I have been well and truly bitten by the biking bug, and with Spring just around the corner back in London, I really have no excuse to get back on the bike there too. Out of my comfort zone. Where all the good stuff happens.

Getting Snap Happy

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About 18 months ago I was given a very fancy pants camera for my birthday. I had been going on about wanting to take up photography more seriously for about 100 years, but could never bring myself to part with the serious money required to up my game and get some decent kit. So Rory called my bluff and delivered the real thing all wrapped up with a ribbon saying ‘you better bloody well get on with it now’.

The Beast really is a thing of beauty. A zoomy lens, a swish case, things that clip on and off, and a whole host of buttons and functions that made me feel really rather stupid. I poured over the manual, trying to take in all the instructions, and deduced that it may as well be in Japanese. There was a video or three that followed a very beautiful woman taking pictures of her family, showcasing the various functions, and her perfect hair. Life was too short to trawl YouTube, so I flicked the function to AUTO and took it out for a spin and took pretty great pictures. Plus, with a bit of TLC in the form of cropping and filters, pretty awesome pictures. Job done.

And that was 18 months ago, But I couldn’t shake the feeling that I was somehow…. cheating? Or perhaps not cheating, exactly, but I certainly had no idea what was going on in my camera. I was relying on continuous shooing and dumb luck. The truth is, I was intimated by the tech and by the people who seemed to understand the tech. Chat of ISOs and Aperture and Shutter Speed made my head spin.  I messed around with white balance once and almost had to take my camera back to the shop because I couldn’t figure out how to fix it. I call that my ‘Blue’ period. Stella pulls it off rather well.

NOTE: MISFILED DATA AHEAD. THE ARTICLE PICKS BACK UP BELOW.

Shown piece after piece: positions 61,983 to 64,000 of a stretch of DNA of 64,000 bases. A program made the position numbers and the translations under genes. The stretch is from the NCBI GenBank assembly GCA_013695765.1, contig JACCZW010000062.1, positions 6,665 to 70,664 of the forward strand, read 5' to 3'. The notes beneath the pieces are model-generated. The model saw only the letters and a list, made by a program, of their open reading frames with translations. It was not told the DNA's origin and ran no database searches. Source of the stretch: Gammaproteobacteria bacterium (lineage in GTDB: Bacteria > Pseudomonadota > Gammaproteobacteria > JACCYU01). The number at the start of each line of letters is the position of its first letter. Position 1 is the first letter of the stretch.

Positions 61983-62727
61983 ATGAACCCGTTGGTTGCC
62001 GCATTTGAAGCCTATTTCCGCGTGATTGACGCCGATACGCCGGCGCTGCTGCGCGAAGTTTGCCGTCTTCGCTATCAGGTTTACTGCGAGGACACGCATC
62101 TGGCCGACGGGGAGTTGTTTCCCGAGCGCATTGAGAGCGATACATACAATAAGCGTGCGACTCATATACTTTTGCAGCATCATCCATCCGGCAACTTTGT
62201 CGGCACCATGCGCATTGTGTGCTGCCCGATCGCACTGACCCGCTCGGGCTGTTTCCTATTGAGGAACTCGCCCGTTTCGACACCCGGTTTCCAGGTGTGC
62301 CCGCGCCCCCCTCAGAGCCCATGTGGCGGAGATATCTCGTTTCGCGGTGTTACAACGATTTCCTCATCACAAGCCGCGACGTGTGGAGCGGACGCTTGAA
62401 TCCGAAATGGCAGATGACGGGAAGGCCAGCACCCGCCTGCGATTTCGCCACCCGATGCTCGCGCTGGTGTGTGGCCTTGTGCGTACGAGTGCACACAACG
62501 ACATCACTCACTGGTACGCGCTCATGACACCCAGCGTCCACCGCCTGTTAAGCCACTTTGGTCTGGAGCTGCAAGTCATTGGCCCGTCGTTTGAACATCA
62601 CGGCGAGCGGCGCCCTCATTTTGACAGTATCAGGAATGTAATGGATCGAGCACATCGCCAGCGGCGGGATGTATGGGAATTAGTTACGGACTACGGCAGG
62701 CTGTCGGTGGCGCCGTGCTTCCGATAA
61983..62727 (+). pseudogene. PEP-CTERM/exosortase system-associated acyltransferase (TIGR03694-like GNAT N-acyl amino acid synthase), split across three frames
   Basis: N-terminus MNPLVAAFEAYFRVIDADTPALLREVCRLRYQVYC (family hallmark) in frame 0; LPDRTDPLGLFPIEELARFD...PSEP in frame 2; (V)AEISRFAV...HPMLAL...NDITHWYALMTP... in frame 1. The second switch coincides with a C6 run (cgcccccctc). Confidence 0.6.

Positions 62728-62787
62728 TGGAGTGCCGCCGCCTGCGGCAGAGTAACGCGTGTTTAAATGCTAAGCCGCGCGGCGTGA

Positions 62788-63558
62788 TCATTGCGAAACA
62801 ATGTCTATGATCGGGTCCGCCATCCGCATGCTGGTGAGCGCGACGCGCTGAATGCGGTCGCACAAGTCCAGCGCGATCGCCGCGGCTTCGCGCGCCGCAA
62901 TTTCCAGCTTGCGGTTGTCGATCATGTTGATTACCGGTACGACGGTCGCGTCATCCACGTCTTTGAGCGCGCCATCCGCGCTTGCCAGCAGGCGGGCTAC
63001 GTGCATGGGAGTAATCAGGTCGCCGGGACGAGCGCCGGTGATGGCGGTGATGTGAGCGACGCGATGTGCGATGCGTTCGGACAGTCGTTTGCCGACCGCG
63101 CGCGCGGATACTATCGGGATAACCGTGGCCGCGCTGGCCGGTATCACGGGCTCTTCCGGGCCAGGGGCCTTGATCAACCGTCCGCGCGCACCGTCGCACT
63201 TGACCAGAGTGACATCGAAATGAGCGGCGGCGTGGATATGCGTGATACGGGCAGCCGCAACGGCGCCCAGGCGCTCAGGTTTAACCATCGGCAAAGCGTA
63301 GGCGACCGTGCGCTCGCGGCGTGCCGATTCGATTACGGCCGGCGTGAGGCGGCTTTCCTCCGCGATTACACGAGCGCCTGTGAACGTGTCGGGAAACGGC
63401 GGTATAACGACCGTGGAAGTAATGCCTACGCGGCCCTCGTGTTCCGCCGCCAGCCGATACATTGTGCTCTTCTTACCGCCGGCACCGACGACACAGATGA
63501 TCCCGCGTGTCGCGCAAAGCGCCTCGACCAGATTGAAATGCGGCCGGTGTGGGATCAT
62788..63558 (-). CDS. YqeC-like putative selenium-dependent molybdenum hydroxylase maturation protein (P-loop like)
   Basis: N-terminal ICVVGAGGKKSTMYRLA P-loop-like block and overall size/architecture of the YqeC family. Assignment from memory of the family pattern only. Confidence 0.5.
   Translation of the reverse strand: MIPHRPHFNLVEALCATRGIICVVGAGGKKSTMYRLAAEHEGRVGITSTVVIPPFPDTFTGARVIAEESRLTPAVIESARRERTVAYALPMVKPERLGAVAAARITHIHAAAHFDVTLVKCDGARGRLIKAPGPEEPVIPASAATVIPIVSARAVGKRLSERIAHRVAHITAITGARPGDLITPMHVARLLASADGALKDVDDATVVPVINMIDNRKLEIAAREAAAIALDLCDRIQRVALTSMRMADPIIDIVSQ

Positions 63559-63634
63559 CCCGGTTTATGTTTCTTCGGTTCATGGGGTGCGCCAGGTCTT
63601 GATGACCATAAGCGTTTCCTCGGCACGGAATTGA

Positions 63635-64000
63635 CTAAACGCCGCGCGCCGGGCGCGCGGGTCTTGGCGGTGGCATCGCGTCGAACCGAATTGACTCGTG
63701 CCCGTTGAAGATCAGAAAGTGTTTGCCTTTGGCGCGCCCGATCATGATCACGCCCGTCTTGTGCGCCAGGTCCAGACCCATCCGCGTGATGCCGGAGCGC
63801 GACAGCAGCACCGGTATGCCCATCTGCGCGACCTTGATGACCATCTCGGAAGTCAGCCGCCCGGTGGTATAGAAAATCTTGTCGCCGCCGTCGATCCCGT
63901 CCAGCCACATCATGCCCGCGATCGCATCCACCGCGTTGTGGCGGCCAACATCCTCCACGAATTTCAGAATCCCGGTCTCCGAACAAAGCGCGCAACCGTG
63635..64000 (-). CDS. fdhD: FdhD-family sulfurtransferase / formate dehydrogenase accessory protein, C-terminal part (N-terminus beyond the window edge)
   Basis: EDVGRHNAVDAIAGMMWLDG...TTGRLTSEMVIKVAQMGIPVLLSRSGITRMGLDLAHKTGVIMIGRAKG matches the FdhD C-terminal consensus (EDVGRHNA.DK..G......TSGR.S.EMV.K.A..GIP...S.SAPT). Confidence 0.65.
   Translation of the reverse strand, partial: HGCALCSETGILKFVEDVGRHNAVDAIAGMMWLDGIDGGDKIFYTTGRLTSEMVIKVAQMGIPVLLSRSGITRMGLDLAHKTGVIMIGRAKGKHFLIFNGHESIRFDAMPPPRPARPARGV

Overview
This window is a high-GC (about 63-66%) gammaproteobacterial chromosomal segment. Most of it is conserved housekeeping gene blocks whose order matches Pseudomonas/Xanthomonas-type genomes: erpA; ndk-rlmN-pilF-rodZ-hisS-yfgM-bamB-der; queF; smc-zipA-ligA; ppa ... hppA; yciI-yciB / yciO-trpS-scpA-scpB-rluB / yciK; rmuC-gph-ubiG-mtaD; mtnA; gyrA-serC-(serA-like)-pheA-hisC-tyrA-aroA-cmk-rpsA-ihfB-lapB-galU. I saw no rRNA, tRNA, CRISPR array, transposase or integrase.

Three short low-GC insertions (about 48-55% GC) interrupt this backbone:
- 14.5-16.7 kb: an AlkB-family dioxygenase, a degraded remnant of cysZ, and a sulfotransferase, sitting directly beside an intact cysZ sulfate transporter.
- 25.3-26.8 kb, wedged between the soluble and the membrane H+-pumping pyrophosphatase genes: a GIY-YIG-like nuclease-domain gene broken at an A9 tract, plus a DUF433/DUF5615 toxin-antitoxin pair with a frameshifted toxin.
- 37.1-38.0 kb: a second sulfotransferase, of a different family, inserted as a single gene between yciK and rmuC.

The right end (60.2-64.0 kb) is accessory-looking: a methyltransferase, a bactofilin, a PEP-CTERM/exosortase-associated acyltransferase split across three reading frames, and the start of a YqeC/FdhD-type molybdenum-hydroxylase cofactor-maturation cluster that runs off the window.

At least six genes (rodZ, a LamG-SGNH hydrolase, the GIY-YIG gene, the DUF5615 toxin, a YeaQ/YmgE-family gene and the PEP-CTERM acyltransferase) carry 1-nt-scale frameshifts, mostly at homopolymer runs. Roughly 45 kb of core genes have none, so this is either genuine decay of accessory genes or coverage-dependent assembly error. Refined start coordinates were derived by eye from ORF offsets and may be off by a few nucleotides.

Having a snazzy camera comes with a certain presumption that you know what you’re doing, so I just kept schtum and hoped no one noticed my scarlet letter ‘A’ for Auto when peering over my shoulder.

For 18 months, ‘A’ was was OK, I was mainly using my camera on holiday and at events. I had got to grips with composition a bit and figured out a little more about interesting angles. I stopped cutting people’s feet off in the frame, and started messing about with more abstract ideas rather than straight up ‘Pics of my Holiday’ shots. And this is where I started getting frustrated. ‘A’ wasn’t getting me the effects I wanted. I saw vivid contrast, and got bland uniformity, I wanted to evoke speed, I got perfect stillness. It was time to bite the bullet and learn how to use The Beast  (aka Canon EOS 600D). But where to start? There are literally 100’s of courses out there.

Lucky for me I happen to spend my weeks running around London with a bunch of very creative people, and there I had met Matilda, who mentioned she was running Beginner’s Photography workshops and I should check them out.